March 5, 2013 11:29 AM
 

Mike Fal said:

Jamie-

Good stuff.  I absolutely agree with the premise of using Twitter to promote blogs and writing.  However, I find the #sqlserver hash tag gets a lot of spam.  As with @spaghettidba, I use #sqlblog as well as #sqlpass.  This helps focus my audience and I've gotten a lot of response because of it.

March 5, 2013 12:32 PM
 

Dan English said:

Sounds like a good idea and I would okay with just #sqlblog as well, either way works.  With a lot of my posts I don't like to spam the #sqlserver list though, so I try to be sensitive and target the specific topic area.  

The feed includes the RT as well though, so if you include a -rt you can filter those out to get a nice clean list if you don't want those. http://search.twitter.com/search.rss?q=%23sqlserver%20%23blogged%20%23en%20-rt

March 6, 2013 6:00 AM
 

Valentino Vranken said:

Hey Jamie, as the pingback indicates, I'm spreading the word!  I do have to say though that I like the #blogged and #sqlserver concatenation into #sqlblog, so I'll be using that one! Of course, if sufficient characters remain I'll also add #sqlserver.

Regards,

Valentino.

March 8, 2013 12:00 PM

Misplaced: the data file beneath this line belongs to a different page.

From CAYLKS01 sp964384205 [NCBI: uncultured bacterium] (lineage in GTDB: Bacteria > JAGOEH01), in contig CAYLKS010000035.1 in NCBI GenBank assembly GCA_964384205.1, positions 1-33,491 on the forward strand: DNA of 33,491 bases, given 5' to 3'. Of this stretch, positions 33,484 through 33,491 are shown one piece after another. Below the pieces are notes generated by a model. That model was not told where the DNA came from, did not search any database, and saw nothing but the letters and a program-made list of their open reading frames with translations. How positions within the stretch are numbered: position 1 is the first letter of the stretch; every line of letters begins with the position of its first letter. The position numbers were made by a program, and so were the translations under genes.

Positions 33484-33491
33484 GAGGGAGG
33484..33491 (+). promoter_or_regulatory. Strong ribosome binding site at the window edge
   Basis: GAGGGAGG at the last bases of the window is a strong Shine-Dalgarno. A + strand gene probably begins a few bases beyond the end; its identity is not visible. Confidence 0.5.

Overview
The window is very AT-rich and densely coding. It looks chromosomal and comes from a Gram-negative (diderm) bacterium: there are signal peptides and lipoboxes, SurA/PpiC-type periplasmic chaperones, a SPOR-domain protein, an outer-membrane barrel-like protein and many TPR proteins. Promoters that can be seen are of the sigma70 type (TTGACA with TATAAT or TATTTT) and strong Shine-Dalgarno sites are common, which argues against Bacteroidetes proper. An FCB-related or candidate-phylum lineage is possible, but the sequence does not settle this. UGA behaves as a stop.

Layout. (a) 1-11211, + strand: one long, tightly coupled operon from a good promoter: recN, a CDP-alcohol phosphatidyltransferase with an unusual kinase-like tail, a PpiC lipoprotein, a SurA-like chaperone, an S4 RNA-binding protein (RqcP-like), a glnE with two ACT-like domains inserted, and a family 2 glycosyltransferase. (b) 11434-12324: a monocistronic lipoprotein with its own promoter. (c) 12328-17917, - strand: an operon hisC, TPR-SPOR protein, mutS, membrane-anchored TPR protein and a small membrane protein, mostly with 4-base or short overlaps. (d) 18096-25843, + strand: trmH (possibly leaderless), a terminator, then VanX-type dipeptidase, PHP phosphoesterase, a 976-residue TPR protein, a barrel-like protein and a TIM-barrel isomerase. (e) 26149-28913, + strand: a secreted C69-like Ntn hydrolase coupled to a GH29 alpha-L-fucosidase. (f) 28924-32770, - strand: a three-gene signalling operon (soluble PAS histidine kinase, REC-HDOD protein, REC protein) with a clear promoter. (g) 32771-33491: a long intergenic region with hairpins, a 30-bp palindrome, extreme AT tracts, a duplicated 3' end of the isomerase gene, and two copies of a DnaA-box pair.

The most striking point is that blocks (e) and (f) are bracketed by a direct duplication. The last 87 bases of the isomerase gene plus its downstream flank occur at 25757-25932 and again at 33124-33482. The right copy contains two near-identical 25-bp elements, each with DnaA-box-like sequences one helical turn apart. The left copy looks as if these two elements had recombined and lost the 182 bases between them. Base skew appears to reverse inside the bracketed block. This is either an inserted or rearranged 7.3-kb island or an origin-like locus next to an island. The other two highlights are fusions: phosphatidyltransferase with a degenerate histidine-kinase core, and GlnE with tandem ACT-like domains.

@MarlonRibunal said:

I agree with the others about using #sqlblog. Let's all agree to one hash tag and if we want to use singular or plural.

April 2, 2013 3:11 PM
 

Allan Hirt said:

Many of us have been using #sqlblog (no plural) for years. I will also use #sqlserver, or if specifically relevant, #sqlserver2012 or #sql2012 (forget the "official one"), #sqlpass, etc. Depends what my post is about.

So welcome to the party.

April 2, 2013 3:55 PM
 

jamiet said:

"welcome to the party".

I find that comment rather derogatory, especially given that I have advocated the use of tags for years - its not like I've written this blog post after some personal epiphany as to the value of hashtags.

The main point here is that (a) people can coalesce around a hashtag, or collection of hashtags, that can then be distributed via RSS feeds and (b) it levels the playing field as anyone can contribute if they so wish. I didn't expect this to descend into a dull and utterly pointless conversation about why one hashtag is better than another.

April 4, 2013 8:37 AM
 

@datachick said:

I'll probably opt out of the language tag.  With so many translation aids (albeit not perfect) I don't see a need to subscribe to certain languages, nor am I distracted or offended by seeing blogs that are in languages I can't read directly.

So for me, I'll try to tweet with #sqlblog when my posts are applicable to SQL Server.

June 11, 2013 1:56 PM
 

mbourgon said:

Just came across this.  Count me in for the tag #sqlblog.  Now to finish that post on pulling Datasource info from SSISDB...

June 12, 2013 11:21 AM